Does deinfluencing threaten brands?
The trend started near the beginning of 2023, primarily with beauty and lifestyle products, and has since expanded to other categories with the hashtag now racking up more than 340 million views on TikTok. By definition, deinfluencing pushes against our culture of materialism and encourages people NOT to buy certain products or brands. However, the reality is more nuanced than that.
Most deinfluencers don’t ask for people to stop buying or to stop listening to influencers -- they call out brands that either don’t provide value, are known for unfair business practices or have inauthentic partnerships. What we see is not the end of influencer marketing, but rather a subtle shift in a quickly growing industry.
This is not the time to pull money out of influencer marketing. It’s an opportunity to re-evaluate your approach and ensure you use it effectively. Here are our top three recommendations:
- Searching for recommendations from trusted influencers will continue to be important to consumers, but the approach and use of influencers needs to be strategic. Identify the brand story you’re trying to tell and be deliberate with whom and where that will be communicated.
- Develop tight personas for the influencers you’d like to partner with to communicate this story.
- Be honest and upfront about any criticisms that could be thrown at your brand.
- Don’t rush the process. Give yourself ample time to source and vet all possible influencers AND ensure you have the time to follow that up with in-depth conversations with their team. These steps are necessary and should not be rushed, which leads us to our next point:
Authenticity is mandatory
- No matter who you ultimately partner with, that person must have an authentic love of the brand. If not, consumers will see through the façade. The brand love can either be previously known, or it can be discovered by allowing time for the influencer to try your product/service (and provide feedback) before signing any contracts.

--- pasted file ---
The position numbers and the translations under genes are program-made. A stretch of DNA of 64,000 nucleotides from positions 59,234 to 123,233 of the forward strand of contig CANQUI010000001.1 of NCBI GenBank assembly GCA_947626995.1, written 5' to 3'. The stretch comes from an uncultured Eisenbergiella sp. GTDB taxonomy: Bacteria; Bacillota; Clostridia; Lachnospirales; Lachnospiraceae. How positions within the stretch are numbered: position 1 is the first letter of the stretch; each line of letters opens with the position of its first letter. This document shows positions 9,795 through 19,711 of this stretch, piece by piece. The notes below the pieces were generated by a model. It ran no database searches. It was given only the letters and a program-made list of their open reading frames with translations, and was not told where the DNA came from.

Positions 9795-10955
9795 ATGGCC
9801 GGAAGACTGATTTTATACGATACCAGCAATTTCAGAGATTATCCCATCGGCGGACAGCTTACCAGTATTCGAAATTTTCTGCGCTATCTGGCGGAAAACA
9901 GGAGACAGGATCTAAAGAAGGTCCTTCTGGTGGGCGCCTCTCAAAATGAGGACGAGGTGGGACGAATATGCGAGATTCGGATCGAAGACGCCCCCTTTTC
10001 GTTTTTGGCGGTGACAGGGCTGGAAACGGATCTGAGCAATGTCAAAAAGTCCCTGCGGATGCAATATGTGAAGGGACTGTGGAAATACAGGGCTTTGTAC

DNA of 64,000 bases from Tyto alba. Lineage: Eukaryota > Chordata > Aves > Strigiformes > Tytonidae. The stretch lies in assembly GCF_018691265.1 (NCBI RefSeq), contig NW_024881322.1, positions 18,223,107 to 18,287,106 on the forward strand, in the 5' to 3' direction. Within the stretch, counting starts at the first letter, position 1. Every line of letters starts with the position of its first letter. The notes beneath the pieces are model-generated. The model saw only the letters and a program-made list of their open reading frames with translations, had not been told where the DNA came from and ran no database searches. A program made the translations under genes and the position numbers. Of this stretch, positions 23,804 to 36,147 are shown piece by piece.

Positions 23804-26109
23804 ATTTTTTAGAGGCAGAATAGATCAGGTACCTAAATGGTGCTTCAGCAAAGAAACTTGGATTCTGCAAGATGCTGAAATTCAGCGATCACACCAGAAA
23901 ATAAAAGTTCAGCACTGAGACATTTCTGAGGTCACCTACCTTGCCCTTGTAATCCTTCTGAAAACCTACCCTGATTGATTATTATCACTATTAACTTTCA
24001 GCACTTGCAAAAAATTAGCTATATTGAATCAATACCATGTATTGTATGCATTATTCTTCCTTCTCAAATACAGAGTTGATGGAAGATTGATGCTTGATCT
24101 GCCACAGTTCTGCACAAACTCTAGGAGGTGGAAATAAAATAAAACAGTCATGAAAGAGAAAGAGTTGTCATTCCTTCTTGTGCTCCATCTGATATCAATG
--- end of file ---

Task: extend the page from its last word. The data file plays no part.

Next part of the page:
- Evaluate other content from the influencer. And while engagement rates are always important, ensure you also evaluate the authenticity of the content they produce. Can they be trusted?
- Build a community of longer-term partners who believe in your brand and speak authentically. Avoid one-off relationships.
- And don’t be afraid to partner with influencers who have jumped on the deinfluencing trend. This real talk has built a sense of trust within their communities and will translate to trust in what they say about your brand.
Education is key
- With a possible recession looming, the need for brands to educate on the value of their products is more important than ever. Be clear with the real differentiation that your brand provides, and don’t be afraid to talk about larger initiatives around purpose!
- Develop clear and compelling briefs for the influencers and ensure they know and understand the value your brand provides.But don’t be too prescriptive. It’s important that the community hears your product talked about in the influencers’ voice, not your brand voice.
- And finally, don’t be afraid to engage with commenters and direct people to more information, especially if your brand has a higher price point than others in your category.
While deinfluencing is a trend that will likely continue, it’s not something to fear. And we’ve already seen anti-consumerism in this landscape before with “anti-hauls” that remain present on YouTube. Smart marketers can use this as a jumping off point to get tighter with their plans, build communities of advocates and more effectively tell their brand story.
We believe in the authenticity influencer marketing can deliver. Let us put it to work for you.
Jen Wood is a Senior Vice President on our Integrated Marketing team. She spent her career helping clients find their strategic visions, with a special emphasis on how partnerships (both with properties and celebs/influencers), when used effectively, can build loyalty and brand love.Category: Integrated Marketing